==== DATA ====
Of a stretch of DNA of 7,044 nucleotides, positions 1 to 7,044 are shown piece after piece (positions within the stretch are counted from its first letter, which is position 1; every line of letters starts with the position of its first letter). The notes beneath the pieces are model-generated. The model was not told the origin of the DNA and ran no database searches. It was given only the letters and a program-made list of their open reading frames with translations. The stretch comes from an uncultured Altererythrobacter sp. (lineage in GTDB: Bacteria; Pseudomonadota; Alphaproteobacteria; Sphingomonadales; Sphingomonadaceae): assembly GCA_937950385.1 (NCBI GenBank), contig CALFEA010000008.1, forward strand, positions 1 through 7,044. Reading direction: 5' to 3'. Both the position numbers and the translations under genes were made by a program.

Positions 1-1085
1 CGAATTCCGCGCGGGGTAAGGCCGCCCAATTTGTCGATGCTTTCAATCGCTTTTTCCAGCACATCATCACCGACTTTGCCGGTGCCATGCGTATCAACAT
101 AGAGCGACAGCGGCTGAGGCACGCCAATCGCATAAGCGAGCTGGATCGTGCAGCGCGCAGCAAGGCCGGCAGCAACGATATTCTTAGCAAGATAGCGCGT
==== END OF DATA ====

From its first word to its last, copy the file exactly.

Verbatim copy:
Of a stretch of DNA of 7,044 nucleotides, positions 1 to 7,044 are shown piece after piece (positions within the stretch are counted from its first letter, which is position 1; every line of letters starts with the position of its first letter). The notes beneath the pieces are model-generated. The model was not told the origin of the DNA and ran no database searches. It was given only the letters and a program-made list of their open reading frames with translations. The stretch comes from an uncultured Altererythrobacter sp. (lineage in GTDB: Bacteria; Pseudomonadota; Alphaproteobacteria; Sphingomonadales; Sphingomonadaceae): assembly GCA_937950385.1 (NCBI GenBank), contig CALFEA010000008.1, forward strand, positions 1 through 7,044. Reading direction: 5' to 3'. Both the position numbers and the translations under genes were made by a program.

Positions 1-1085
1 CGAATTCCGCGCGGGGTAAGGCCGCCCAATTTGTCGATGCTTTCAATCGCTTTTTCCAGCACATCATCACCGACTTTGCCGGTGCCATGCGTATCAACAT
101 AGAGCGACAGCGGCTGAGGCACGCCAATCGCATAAGCGAGCTGGATCGTGCAGCGCGCAGCAAGGCCGGCAGCAACGATATTCTTAGCAAGATAGCGCGT